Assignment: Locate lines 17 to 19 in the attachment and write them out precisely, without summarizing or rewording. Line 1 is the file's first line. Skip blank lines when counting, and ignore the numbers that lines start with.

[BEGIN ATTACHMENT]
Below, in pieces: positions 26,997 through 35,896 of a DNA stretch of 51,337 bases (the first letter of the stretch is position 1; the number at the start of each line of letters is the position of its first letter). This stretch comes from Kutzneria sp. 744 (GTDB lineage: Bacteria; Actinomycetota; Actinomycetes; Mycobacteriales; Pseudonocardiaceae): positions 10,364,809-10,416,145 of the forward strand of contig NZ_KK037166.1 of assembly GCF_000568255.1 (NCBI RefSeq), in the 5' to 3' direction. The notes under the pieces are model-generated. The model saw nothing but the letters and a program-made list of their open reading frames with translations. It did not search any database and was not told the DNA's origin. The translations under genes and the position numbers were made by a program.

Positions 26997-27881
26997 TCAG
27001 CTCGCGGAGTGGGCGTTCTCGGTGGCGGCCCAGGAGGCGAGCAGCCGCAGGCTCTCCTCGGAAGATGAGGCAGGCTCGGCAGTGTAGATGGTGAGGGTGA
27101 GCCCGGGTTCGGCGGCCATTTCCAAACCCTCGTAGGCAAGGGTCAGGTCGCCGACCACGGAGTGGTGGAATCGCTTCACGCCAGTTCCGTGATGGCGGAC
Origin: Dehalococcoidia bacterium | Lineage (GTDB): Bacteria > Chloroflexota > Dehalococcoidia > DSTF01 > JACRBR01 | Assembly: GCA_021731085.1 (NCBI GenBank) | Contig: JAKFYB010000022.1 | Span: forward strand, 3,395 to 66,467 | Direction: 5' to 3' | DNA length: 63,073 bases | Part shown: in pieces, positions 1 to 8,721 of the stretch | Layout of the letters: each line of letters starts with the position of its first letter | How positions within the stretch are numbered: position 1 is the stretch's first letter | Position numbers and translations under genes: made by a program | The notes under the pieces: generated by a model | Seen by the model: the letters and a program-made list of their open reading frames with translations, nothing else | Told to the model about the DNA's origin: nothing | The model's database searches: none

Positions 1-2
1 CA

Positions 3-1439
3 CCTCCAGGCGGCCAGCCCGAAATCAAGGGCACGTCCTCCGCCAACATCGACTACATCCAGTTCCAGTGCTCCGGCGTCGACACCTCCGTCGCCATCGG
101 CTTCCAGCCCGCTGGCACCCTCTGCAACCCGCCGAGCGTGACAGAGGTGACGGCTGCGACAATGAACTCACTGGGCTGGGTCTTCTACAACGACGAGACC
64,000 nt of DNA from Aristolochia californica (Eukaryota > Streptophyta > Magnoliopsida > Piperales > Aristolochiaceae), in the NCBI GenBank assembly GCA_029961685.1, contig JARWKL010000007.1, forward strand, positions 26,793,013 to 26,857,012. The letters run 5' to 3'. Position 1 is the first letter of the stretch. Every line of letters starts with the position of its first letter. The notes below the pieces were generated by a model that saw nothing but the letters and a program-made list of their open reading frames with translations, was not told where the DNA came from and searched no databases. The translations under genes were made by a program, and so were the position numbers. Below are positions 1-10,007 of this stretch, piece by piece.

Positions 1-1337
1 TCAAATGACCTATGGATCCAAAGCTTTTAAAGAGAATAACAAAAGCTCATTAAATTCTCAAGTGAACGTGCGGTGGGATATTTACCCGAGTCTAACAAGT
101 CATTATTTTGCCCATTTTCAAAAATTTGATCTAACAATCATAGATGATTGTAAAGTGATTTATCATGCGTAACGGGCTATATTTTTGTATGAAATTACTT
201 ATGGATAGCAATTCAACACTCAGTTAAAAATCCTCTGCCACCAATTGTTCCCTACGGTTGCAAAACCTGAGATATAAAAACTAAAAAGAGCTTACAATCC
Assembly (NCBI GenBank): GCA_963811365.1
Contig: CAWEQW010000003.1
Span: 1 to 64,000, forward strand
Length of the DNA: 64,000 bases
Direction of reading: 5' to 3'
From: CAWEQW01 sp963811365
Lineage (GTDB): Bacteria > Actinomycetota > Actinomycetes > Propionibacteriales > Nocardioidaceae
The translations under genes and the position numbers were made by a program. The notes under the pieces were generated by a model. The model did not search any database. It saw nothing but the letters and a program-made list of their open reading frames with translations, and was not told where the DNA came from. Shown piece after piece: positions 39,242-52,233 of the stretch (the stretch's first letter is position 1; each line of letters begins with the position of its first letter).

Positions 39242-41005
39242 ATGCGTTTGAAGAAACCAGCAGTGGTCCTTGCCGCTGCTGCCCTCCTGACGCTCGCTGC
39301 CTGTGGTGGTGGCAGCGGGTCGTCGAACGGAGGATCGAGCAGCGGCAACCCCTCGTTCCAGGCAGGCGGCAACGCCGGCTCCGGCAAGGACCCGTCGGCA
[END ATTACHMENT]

Assembly (NCBI GenBank): GCA_963811365.1
Contig: CAWEQW010000003.1
Span: 1 to 64,000, forward strand